It was a humid, sultry night. Smell of spices and burning charcoal filled the streets. The hawkers gathered their wares closing in on their busy days as the sun set on the old, pious town in Karauli, Rajasthan, twenty years ago.
A little girl holding her mama’s hand, gets off the train and boards a bus full of strangers. The long day sits heavy on her eyelids but she is trying to stay awake as she knows she must. The smell of incense wafts the air like a prayer. A thin old man is singing a country folklore. His milky eyes glazed over, rolled up as if in prayer and his voice is like the soft murmur of water flowing downhill on a shallow pebbled, river bed. In his hands he carries a wooden box of incense. A small black cloth pouch hangs off his right hand to collect money. He stops briefly at every seat, giving the passengers a chance to buy his incense. Lightly touching the seats as he passes for sense of direction and balance.
Mama does not need incense but she buys some anyways and dutifully drops something in his pouch, making a tiny jingle. The old man nods and moves on.
When he is done he goes to the front of the bus and stands next to the driver to finish his song. Some of the passengers have joined him in his chant, others clap in tune. The bus draws to a halt at the next stop and the old man intuitively gets down and leaves.
The little girl tugs her mama’s hand and asks if the blind man will find his way. Her mother nods, “Yes,he will. I have seen him selling incense, since I was as old as you. He always find his way”. The girl smiles back wanly, wide awake now. The bus drives to a rest house and the two of them get out.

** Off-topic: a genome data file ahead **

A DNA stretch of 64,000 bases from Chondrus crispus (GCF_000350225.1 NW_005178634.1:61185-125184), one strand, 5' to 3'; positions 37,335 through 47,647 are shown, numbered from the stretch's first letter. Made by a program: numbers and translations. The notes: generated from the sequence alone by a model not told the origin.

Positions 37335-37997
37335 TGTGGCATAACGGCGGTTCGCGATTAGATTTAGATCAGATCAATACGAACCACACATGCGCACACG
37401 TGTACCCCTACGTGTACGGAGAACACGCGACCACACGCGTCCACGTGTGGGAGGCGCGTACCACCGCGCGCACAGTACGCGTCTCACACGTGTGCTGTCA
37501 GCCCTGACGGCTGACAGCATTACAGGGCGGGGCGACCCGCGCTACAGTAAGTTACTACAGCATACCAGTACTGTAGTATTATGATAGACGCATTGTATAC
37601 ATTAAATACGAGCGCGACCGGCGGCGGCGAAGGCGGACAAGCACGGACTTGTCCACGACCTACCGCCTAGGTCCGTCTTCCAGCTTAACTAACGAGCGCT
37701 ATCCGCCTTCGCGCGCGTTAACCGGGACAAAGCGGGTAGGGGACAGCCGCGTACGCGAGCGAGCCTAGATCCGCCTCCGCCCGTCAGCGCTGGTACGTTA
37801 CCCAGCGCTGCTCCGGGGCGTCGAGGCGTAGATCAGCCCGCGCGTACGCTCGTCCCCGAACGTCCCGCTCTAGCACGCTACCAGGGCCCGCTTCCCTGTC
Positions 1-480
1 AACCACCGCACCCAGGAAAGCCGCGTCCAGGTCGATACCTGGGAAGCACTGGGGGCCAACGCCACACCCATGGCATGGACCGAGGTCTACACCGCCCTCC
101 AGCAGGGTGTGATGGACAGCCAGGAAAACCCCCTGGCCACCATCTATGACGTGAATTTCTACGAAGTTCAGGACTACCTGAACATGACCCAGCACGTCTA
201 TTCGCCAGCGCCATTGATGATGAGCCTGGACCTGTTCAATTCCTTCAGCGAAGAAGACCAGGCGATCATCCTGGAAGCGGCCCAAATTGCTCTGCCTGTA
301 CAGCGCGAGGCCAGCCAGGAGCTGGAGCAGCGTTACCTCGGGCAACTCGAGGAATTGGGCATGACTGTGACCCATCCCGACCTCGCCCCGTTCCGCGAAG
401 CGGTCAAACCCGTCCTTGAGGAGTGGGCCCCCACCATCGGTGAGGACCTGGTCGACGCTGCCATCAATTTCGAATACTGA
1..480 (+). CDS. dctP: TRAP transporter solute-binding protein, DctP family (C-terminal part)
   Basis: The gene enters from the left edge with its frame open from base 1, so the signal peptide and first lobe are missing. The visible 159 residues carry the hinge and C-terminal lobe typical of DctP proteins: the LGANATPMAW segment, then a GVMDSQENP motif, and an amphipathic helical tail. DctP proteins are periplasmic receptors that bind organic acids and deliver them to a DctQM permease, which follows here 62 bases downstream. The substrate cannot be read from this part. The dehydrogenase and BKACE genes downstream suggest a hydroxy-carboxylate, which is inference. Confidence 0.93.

“But what if someone cheats him mama?” she continues clearly concerned. “What if someone steals his incense and does not pay him? He can’t see, won’t it be easy to cheat him?” Mama shakes her head and says, “No, they won’t my darling. Trust is blind…”
It’s been twenty years since that day, I never had a chance to visit that town again. Yet, I remember the day as if it happened yesterday. Memory is like a strange box, that can preserve random incidents forever, while the most lucid, current experiences escape it like air. I don’t know what happened to that old incense seller. I trust he lived a long and peaceful life.
A lot changes in twenty years. Today, trust and faith are commodities hard to come by. Yet I do believe that sometimes it is better to trust and be cheated than lead a life with the doors and windows of your heart closed. When I find myself helpless and in doubt, I remind myself of my mama’s words; trust is blind and faith fills our hearts like incense.